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Notes from the Trading Desk – Franklin Templeton

Franklin Templeton’s Notes from the Trading Desk offers a weekly overview of what our professional traders and analysts are watching in the markets. The European desk is manned by eight professionals based in Edinburgh, Scotland, with an average of 15 years of experience whose job it is to monitor the markets around the world. Their views are theirs alone and are not intended to be construed as investment advice.

The Digest

Whilst there was no real change to overall market themes last week, there were a few developments for investors to be very mindful of. The Bank of England (BoE) and, surprisingly, the European Central Bank (ECB), added to the recently more hawkish rhetoric from the Federal Reserve (Fed). Those comments weighed on equities with the STOXX Europe 600 Index closing down 0.7%. Bond yields in Europe also gapped higher on the back of the announcements. US equity markets did manage to finish higher last week, with corporate earnings taking centre stage there. The S&P 500 Index closed the week up 1.5%. Meanwhile, it was quiet over in Asia with a number of market closed for the Chinese New Year. The MSCI Asia Pacific Index did manage to close up 2.8% on reduced volume.

BoE Rate Hike and an ECB hawkish surprise

Last Thursday, we got the interest rate decision from the BoE, and the UK central bank raised rates by 25 basis points (bps) to 50 bps, which was pretty much in line with market expectations. This marked the first back-to-back hikes for the BoE since 2004, and notably, four out of the nine committee members voted for a 50 bps hike to 75 bps, which was viewed as a hawkish signal. As a result of this rate rise, UK Sterling began to climb whilst government bond yields pushed higher.

With regards to other changes from the BoE announcement, the committee unanimously voted to start shrinking the bank’s balance sheet immediately by no longer reinvesting the proceeds of Gilts, allowing more than £200 billion to run off by 2025. Note, the bank’s balance sheet currently stands at £895 billion. Also, the bank announced it would be offloading its entire stock of corporate bonds by the end of 2023, totalling £20 billion. It also raised its forecast for peak inflation to 7.25% in April vs. the previous forecast of 6%.

Interestingly, during the press conference following the announcement, Governor Andrew Bailey came across as somewhat dovish, saying that it is a mistake to assume BoE rates are on an inevitable long march up. This seemed contradictory to the message the bank was sending with the actual rate increase, which meant that the initial spike in bank stocks were short-lived. However, investors did look through Bailey’s comments into the end of the week and the banks steadied to close the week generally higher.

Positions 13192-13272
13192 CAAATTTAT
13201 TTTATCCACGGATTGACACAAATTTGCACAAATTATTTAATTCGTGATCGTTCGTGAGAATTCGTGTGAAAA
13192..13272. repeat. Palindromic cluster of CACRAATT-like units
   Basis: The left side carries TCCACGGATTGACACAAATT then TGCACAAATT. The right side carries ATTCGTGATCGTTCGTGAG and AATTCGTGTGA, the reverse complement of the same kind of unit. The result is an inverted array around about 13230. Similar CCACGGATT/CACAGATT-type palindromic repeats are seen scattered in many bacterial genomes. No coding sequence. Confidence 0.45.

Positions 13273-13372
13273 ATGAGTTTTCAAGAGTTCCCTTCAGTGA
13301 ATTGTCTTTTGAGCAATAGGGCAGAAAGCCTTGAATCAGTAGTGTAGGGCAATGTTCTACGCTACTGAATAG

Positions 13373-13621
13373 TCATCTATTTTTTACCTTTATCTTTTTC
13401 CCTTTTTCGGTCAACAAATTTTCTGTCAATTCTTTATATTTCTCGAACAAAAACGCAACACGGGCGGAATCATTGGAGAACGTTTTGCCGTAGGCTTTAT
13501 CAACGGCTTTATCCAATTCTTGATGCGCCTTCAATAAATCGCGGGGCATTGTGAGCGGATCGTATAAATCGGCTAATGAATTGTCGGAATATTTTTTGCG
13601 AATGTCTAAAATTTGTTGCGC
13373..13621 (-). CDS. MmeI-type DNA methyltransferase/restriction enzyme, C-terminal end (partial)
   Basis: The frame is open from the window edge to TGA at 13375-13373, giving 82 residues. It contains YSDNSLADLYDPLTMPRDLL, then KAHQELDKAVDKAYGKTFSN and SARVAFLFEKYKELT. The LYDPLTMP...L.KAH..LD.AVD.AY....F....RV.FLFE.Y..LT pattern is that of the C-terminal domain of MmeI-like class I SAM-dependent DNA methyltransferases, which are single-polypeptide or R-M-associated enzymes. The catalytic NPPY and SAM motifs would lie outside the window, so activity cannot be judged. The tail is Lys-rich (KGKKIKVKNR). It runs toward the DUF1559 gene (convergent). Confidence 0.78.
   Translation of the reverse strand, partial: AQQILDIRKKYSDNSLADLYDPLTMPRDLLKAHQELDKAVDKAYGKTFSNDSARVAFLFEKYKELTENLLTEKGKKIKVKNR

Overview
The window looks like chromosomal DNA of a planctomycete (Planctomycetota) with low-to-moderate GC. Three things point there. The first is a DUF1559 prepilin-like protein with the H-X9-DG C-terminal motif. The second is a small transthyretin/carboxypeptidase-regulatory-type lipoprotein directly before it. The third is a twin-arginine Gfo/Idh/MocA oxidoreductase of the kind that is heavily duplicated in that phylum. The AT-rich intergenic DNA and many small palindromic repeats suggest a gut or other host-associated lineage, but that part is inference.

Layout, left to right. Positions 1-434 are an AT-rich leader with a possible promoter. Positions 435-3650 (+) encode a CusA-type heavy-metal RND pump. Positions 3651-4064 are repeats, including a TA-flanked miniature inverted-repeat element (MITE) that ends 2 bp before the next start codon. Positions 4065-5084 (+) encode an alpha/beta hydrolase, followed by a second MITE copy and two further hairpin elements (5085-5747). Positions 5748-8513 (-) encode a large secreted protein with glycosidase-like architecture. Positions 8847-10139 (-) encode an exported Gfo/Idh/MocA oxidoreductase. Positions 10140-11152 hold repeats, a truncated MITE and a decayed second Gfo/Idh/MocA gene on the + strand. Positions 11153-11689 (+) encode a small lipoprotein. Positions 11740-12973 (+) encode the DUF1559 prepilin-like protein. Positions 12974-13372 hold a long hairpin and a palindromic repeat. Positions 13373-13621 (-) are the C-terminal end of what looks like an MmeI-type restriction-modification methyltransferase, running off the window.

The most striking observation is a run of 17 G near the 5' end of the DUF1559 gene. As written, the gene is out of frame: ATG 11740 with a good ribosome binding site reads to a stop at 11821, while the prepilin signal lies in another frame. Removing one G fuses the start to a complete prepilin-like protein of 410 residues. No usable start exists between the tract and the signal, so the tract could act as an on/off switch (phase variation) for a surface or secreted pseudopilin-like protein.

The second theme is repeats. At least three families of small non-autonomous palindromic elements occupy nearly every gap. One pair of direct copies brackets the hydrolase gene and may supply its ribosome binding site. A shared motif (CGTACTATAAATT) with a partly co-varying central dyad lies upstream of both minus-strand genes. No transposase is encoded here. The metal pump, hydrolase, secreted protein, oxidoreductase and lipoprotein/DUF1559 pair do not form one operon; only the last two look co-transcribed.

Money markets are now pricing in an implied rate hike of 39 bps in March and up through 1% in May, despite Governor Bailey’s comments last Thursday that he favoured moving interest rates gradually instead of delivering an unexpected shock to get inflation under control.

The ECB also announced shortly after the BoE. There was speculation prior to the policy meeting as to whether ECB President Christine Lagarde would stick to her dovish stance, despite a surge in inflation data, or whether she’d reverse engines and endorse market rate-hike expectations. The Eurozone Consumer Prices Index (CPI) number last Thursday came in at a record 5.1%.

Ultimately, the ECB left the main refinancing rate unchanged at -0.5%, upholding the December policy decision. There were no changes to the Pandemic Emergency Purchase Programme or Asset Purchase Programme. However, in the press conference, Lagarde did not stick by her December statement that the ECB would be very unlikely to raise rates in 2022 although she acknowledged that the risks to the inflation outlook were tilted to the upside. This was a new statement which the markets took as hawkish. Lagarde also refrained twice from repeating her December view that interest rates will not be raised in 2022. She did note, however, that any more advanced discussions are being left until the March meeting, when the central bank will have the benefit of having the economic projections. Importantly, Lagarde did note that the ECB will observe the sequencing (i.e,. asset purchases should end first) and that this process will be gradual.